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April Fools: Griggs Dam Removal Schedule Pushed Forward

 Alex Silbajoris
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A Columbus-area environmentalist group has scored a major victory today, with the EPA approval of a fast-paced dam demolition method to be used on the Griggs Dam in Columbus.

The group Defending the Integrity of The Scioto (DITS) announced plans to torpedo the aging, century-old structure, to restore the Scioto River to its natural, free-flowing state. This method would carry only a small fraction of the time and expense of traditional demolition and complete removal of the structure.

“We don’t want to incur the negatively impactful larger carbon footprint of traditional removal methods,” said a DITS spokesman. “It is sufficient merely to breach the structure to restore natural stream flow. This will allow the movement of fish and invertebrates, or as we like to say, River Kittens, to all parts of the river.”

The torpedo method would remove the center of the dam, but leave remains of the east and west ends in place. “The broken, rugged edges of the remaining structure will compliment the natural rugged limestone outcrops the lake has drowned for years,” said the spokesman.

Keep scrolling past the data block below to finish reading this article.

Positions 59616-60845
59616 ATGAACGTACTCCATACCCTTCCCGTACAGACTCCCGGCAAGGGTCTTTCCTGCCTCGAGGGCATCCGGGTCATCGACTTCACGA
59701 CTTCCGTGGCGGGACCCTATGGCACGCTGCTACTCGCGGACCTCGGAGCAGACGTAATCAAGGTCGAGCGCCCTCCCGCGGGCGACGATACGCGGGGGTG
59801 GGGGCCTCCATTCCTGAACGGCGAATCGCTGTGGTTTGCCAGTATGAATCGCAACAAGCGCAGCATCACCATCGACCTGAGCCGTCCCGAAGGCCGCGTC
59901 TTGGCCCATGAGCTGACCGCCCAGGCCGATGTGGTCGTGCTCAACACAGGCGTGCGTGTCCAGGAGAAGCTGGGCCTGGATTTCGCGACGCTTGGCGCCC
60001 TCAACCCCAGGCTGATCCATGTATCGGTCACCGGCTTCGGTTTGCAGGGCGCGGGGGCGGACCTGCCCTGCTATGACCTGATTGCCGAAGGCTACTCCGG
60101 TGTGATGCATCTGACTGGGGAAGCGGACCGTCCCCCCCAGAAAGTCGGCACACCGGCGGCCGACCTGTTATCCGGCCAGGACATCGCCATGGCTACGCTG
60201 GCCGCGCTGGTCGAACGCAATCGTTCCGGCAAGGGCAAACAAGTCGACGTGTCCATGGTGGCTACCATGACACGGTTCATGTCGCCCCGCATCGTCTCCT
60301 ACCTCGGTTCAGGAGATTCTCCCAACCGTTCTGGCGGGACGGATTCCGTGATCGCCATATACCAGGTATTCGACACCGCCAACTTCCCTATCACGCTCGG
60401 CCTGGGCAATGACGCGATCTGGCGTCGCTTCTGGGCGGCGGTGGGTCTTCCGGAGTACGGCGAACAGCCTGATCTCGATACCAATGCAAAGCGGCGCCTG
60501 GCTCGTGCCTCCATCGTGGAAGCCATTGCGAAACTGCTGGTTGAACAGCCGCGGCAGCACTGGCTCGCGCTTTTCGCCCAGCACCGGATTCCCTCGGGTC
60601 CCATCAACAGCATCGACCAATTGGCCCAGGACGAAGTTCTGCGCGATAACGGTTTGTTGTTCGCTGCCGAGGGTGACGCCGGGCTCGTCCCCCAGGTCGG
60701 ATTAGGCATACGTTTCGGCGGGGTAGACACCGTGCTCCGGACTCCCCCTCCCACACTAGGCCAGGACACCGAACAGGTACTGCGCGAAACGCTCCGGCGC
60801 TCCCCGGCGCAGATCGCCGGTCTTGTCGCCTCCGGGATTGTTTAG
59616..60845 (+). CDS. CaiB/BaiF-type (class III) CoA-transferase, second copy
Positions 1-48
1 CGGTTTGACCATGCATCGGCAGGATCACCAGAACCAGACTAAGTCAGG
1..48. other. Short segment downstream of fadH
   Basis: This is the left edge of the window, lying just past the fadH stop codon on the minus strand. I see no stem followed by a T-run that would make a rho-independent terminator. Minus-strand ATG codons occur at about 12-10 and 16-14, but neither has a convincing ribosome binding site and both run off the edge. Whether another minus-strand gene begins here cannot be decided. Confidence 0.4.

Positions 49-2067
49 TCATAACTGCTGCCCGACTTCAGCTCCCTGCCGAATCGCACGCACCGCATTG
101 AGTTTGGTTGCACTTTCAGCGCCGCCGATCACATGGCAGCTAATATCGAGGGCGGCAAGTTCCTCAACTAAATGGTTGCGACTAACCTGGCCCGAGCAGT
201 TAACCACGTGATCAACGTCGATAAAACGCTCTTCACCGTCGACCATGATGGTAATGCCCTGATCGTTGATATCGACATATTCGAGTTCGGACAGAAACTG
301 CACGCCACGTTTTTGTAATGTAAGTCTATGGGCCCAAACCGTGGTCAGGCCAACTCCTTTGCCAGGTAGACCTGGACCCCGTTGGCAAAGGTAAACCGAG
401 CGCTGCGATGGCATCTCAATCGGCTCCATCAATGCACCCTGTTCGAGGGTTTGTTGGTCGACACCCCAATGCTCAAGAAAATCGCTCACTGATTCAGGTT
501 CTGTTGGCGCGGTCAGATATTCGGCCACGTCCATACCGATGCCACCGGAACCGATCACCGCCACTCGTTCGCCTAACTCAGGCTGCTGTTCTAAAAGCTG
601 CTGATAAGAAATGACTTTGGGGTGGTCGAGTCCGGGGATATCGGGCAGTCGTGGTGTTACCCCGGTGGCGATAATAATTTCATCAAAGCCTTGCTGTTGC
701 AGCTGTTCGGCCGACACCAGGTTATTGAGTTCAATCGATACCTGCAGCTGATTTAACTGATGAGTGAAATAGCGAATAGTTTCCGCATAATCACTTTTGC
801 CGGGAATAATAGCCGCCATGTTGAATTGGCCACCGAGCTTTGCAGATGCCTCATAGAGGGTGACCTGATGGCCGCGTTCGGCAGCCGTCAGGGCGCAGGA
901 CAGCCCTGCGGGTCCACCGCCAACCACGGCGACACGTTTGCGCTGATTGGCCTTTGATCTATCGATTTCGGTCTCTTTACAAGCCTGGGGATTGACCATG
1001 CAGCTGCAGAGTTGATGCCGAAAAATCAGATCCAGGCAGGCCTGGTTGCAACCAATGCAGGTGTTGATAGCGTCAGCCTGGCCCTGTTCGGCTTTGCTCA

In 2008, two lowhead dams were removed from Alum Creek in Columbus, through combined efforts of EPA and another watershed group.

Critics claim DITS is attempting to cut off the stalled Griggs boathouse project by removing the lake the boats would use. Rowers complain they would have to lower their boats more than 30 feet down a bluff to put them in the stony streambed below.

DITS claims removing the lake will relieve the City of the expense and manpower dedicated to existing marine patrols on the lake. Further, “It will be a funeral for wake sports,” the spokesman said.

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